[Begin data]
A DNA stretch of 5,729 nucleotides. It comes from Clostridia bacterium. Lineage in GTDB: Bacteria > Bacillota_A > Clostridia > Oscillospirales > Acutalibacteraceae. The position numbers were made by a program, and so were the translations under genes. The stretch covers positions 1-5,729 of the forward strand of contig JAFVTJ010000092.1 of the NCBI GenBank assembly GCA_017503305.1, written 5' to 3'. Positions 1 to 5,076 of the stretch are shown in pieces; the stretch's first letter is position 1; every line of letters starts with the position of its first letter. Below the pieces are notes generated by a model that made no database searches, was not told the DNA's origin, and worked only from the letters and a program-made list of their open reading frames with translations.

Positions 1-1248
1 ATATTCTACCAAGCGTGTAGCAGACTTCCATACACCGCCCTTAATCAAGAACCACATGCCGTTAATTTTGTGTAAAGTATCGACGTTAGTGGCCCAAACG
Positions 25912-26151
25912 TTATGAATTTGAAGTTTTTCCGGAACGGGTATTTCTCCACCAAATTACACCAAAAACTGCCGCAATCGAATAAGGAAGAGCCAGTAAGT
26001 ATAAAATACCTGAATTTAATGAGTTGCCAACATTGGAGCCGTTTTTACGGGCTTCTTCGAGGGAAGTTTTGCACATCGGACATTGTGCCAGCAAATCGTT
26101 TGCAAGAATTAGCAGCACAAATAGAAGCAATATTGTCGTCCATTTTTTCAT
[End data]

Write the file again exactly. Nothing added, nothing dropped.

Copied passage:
A DNA stretch of 5,729 nucleotides. It comes from Clostridia bacterium. Lineage in GTDB: Bacteria > Bacillota_A > Clostridia > Oscillospirales > Acutalibacteraceae. The position numbers were made by a program, and so were the translations under genes. The stretch covers positions 1-5,729 of the forward strand of contig JAFVTJ010000092.1 of the NCBI GenBank assembly GCA_017503305.1, written 5' to 3'. Positions 1 to 5,076 of the stretch are shown in pieces; the stretch's first letter is position 1; every line of letters starts with the position of its first letter. Below the pieces are notes generated by a model that made no database searches, was not told the DNA's origin, and worked only from the letters and a program-made list of their open reading frames with translations.

Positions 1-1248
1 ATATTCTACCAAGCGTGTAGCAGACTTCCATACACCGCCCTTAATCAAGAACCACATGCCGTTAATTTTGTGTAAAGTATCGACGTTAGTGGCCCAAACG
Positions 25912-26151
25912 TTATGAATTTGAAGTTTTTCCGGAACGGGTATTTCTCCACCAAATTACACCAAAAACTGCCGCAATCGAATAAGGAAGAGCCAGTAAGT
26001 ATAAAATACCTGAATTTAATGAGTTGCCAACATTGGAGCCGTTTTTACGGGCTTCTTCGAGGGAAGTTTTGCACATCGGACATTGTGCCAGCAAATCGTT
26101 TGCAAGAATTAGCAGCACAAATAGAAGCAATATTGTCGTCCATTTTTTCAT